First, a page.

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How Faith is Like Music

No matter your age, if you’re Latino/a, or like me, personally involved in the life of a Latina, you’re probably a fan of Celia Cruz, the Cuban-American diva who died in 2003 at age 77.

That’s because Cruz was special. Known as the “Queen of Salsa,” she released more than 40 albums over a career of nearly a half century, winning two Grammy Awards and three Latin Grammy Awards.

If you’re not Latino/a, you may have never heard of her and seeing videos of her performances, you may be put off by her outlandish costumes and what one writer calls her “custom-made, gravity-defying shoes.” It’s a cultural thing, I suppose.

But if you want to expand your horizons, take a listen to what is, perhaps, her most famous song at https://www.youtube.com/watch?v=IibNqwndtCE. I challenge you to watch and listen without tapping your foot or moving your body with the rhythm. And to be unimpressed with the message. The translation is below.

Can’t Help But Feel Good

Cruz is special for Latinos/as for several reasons. First, most of her songs are so rhythmic and upbeat, you can’t help but feel good after listening. Second, they have an appeal that goes beyond culture and age. The young are just as enthusiastic about her and her music as older people.

But as with all good music and literature, the ability to touch people where they live is what distinguishes the extraordinary from the common. And that’s where she shines, singing songs that resound with the poor, the discouraged, the old and young of the Caribbean and other parts of Latin America and everywhere else.

And none of her songs does that better than “La Vida Es Un Carnaval,” or “Life is a Carnival.

Here’s my translation: 

All who think that life is unfair must know that it isn’t, that life is a beautiful thing, and you must live it.

All who think they are alone and detestable must know that they aren’t, that in life no one is alone. There’s always someone.

Ay, there’s no need to cry, no need to cry. Life is a carnival. It’s more beautiful to live singing.

Oh, oh, oh, ay, there’s no need to cry, no need to cry. Life is a carnival. And your suffering leaves when singing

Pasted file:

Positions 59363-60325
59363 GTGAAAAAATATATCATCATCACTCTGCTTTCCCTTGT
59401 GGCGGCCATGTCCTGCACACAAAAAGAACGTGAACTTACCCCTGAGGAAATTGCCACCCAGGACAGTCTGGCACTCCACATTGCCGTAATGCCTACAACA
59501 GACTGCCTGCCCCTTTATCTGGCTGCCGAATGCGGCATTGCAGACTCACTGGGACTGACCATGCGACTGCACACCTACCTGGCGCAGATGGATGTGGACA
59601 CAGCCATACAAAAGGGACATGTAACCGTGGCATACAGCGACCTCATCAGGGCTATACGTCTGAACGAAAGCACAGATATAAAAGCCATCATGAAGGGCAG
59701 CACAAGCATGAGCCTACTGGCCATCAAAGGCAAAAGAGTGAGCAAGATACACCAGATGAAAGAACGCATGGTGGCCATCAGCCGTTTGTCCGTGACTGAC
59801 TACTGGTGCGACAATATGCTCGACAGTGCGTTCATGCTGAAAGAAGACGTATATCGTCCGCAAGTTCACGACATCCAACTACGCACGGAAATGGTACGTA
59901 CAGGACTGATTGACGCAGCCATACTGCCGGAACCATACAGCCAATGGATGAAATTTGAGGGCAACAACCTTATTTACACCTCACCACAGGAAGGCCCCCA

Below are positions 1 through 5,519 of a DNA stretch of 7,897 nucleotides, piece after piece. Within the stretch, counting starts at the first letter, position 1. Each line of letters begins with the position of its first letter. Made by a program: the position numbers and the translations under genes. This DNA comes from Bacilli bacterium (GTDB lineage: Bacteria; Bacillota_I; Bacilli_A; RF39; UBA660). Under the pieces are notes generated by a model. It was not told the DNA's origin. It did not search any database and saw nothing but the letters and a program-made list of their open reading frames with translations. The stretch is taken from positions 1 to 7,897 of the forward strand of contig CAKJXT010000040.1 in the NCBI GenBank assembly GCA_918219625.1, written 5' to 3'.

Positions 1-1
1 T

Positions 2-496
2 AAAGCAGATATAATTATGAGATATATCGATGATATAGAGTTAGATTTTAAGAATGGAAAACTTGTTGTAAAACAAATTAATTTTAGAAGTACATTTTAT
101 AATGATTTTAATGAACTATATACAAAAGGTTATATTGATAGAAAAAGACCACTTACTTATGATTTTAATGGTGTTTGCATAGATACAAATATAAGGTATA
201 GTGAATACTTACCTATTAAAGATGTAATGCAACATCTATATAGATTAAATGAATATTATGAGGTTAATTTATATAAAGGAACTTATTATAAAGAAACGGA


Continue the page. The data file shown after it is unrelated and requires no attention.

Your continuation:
Oh, oh, oh, ay, there’s no need to cry, no need to cry. Life is a carnival. And it’s more beautiful to live singing.

Faith Transcends Suffering

Many people who are suffering may not agree, but believers, such as Cruz (She grew up partly Catholic and was partly a believer in Santeria, an Afro-Caribbean mix with Catholicism.), know that faith transcends even suffering. In these blogs I have often noted that believers may not be able to justify their faith by appealing to reason. Although faith is reasonable, you can’t prove God’s existence through scientific means.

In my view, faith is like music, art and literature, which appeal partly to reason and partly to emotion. That’s why those pursuits have been so connected to religion throughout history. Some of the greatest musicians, artists and literary figures have been religious and have treated religious themes. And that trend continues in people like Cruz who model Christian optimism in the face of suffering. 

Aymée Nuviola, one of two actresses who played Cruz in a 2016 Telemundo broadcast docudrama titled Celia, is a big fan of the woman she depicted.

“She is not only greatness as an artist but she had an immense charisma,” recalls Nuviola. “…She helped those in need… She transmitted happiness and joy and hope.”

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